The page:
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Bank of Tanzania invites WOCCU to develop reg. framework
MADISON, Wis. (10/27/10)--At the Bank of Tanzania’s request, the World Council of Credit Unions (WOCCU) will soon begin developing and implementing a regulatory framework for the country's savings and credit cooperative societies (SACCOS), or credit unions. Bank of Tanzania is the country's central bank.
Click to view larger image The World Council of Credit union’s new regulatory framework will help strengthen Tanzania’s credit unions to bring safe and sound services to communities that only have access to informal savings and loan groups, such as the one pictured. (Photo provided by World Council of Credit Unions)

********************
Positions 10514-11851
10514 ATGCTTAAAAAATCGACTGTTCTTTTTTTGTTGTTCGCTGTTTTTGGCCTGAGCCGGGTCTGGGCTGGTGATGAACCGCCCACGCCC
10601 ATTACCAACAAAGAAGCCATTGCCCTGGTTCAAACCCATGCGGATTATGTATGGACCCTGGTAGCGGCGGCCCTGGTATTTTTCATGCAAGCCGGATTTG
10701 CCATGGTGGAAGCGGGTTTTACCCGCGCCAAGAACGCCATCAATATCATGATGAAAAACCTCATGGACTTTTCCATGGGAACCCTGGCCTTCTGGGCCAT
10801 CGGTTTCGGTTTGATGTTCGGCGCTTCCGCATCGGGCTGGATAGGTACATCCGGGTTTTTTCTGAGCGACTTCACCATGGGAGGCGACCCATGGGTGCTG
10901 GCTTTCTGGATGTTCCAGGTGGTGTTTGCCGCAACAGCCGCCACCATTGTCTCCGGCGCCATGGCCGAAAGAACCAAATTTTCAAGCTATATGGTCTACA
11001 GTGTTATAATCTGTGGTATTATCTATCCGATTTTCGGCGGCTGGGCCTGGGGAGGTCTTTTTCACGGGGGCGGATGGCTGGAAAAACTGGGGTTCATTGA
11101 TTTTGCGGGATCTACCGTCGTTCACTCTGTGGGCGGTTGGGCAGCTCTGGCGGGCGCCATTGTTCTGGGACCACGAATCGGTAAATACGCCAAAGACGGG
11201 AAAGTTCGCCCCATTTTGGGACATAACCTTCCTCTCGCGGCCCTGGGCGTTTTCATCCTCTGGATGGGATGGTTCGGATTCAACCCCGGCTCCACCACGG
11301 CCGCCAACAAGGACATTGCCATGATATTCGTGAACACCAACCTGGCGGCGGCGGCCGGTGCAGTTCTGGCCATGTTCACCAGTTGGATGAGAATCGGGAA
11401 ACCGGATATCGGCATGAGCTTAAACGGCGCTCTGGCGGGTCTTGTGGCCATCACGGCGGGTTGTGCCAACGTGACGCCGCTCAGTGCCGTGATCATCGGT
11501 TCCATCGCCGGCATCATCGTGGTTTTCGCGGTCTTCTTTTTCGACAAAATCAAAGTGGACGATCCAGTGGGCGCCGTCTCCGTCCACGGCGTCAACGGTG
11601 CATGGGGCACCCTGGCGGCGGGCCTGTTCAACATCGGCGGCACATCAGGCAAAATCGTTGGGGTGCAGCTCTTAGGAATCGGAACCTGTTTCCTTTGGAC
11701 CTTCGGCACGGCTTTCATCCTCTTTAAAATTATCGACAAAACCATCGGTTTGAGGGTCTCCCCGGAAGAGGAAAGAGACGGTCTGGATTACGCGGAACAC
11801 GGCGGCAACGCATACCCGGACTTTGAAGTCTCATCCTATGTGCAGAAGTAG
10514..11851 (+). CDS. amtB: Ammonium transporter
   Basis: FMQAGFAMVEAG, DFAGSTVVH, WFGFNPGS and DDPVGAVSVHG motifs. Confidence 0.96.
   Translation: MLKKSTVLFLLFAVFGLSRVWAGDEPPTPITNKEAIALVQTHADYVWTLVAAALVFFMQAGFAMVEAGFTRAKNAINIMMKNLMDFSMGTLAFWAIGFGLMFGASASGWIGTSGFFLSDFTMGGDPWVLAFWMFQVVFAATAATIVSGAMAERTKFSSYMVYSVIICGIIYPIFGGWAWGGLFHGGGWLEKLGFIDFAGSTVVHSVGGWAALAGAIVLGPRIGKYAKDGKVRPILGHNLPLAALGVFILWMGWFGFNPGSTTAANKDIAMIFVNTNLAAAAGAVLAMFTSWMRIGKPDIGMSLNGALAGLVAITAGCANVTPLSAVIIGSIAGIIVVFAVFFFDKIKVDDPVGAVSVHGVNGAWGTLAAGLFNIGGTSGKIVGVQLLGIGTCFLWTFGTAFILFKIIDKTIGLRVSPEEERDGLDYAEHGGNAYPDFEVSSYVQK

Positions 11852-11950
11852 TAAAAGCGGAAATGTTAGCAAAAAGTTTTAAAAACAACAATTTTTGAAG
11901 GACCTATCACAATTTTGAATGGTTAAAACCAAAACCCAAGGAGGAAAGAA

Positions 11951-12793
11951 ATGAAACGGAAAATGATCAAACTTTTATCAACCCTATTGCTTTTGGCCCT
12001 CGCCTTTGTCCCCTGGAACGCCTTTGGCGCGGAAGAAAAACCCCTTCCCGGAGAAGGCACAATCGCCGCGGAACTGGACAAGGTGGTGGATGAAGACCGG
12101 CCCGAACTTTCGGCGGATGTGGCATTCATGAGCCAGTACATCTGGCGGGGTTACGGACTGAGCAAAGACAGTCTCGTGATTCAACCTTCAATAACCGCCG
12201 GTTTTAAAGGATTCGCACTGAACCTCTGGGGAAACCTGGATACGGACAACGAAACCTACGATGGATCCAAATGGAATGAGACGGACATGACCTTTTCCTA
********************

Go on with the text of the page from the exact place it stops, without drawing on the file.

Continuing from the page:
WOCCU’s program will involve training regulators from the Cooperative Development Department (CDD)--part of the Ministry of Agriculture, Food Security and Cooperatives on risk-based supervision and regulatory systems and policies, and effective operational and financial standards for SACCOS. WOCCU’s initiative is its first credit union development program in Tanzania, an east-central African country. Tanzania’s SACCOS range from informal, community-based cooperatives to employer-based institutions that took root as part of a government-sponsored microfinance initiative in the 1960s. The institutions follow traditional operating guidelines whereby members are required to establish a particular amount in savings to obtain a loan, and loan sizes are determined as a multiple of the member’s total savings. Liquidity is scarce, and waiting periods to obtain a loan are long. Many SACCOS employees are volunteers, and despite being the most prevalent semi-formal financial intermediary in the country, regulation and supervision to date have been virtually non-existent. Though SACCOS lack proper guidance and oversight, the number of financial cooperatives in Tanzania has exploded in recent years. In 2009, more than 5,500 licensed savings and credit cooperative societies were in operation, an increase of more than 50% in three years. Despite the proliferation of SACCOS, no single entity provides centralized financial or statistical information on the institutions. SACCOS can be found operating for as long as six months in arrears without reliable data, and regulatory authorities have conducted little analysis of the information that does exist. As the SACCOS’ sector continues to grow, it faces an increasing need for central oversight to ensure appropriate financial discipline to protect member savings. With the increasing prevalence of SACCOS in Tanzania, potential outreach is high. Recent studies show that just 11% of the country’s population has access to some type of financial institution. In a 2007 appraisal of the SACCOS sector, WOCCU found that the system was capable of broadening the availability of financial services beyond its current outreach of 800,000 people nationwide, but that it needed to overcome a series of constraints before significant development could occur. “Tanzania’s SACCOS sector has enormous potential to provide safe and affordable financial services to a broad cross-section of the population, but its relative size and lack of regulatory resources have hindered growth,” said Brian Branch, WOCCU executive vice president and chief operating officer. “Establishing proper reforms, a framework for safety and soundness and financial disciplines to protect member savings are the biggest hurdles and the first steps to reaching that potential.” WOCCU is working closely with CDD to develop and implement a modernized regulatory framework, train key staff in risk-based supervision, create an early warning system, develop policies for intervention and provide guidance in helping SACCOS improve their financial structure and operations.
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